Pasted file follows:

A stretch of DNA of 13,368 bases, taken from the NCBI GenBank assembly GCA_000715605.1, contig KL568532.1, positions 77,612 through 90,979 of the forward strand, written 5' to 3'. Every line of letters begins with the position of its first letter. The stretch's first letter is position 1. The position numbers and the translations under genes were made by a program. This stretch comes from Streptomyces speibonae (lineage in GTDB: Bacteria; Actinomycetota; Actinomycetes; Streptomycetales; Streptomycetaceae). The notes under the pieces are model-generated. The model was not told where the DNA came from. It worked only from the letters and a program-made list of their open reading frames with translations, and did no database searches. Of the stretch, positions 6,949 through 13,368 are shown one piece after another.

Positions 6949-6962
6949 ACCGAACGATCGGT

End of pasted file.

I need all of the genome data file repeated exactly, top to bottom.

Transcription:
A stretch of DNA of 13,368 bases, taken from the NCBI GenBank assembly GCA_000715605.1, contig KL568532.1, positions 77,612 through 90,979 of the forward strand, written 5' to 3'. Every line of letters begins with the position of its first letter. The stretch's first letter is position 1. The position numbers and the translations under genes were made by a program. This stretch comes from Streptomyces speibonae (lineage in GTDB: Bacteria; Actinomycetota; Actinomycetes; Streptomycetales; Streptomycetaceae). The notes under the pieces are model-generated. The model was not told where the DNA came from. It worked only from the letters and a program-made list of their open reading frames with translations, and did no database searches. Of the stretch, positions 6,949 through 13,368 are shown one piece after another.

Positions 6949-6962
6949 ACCGAACGATCGGT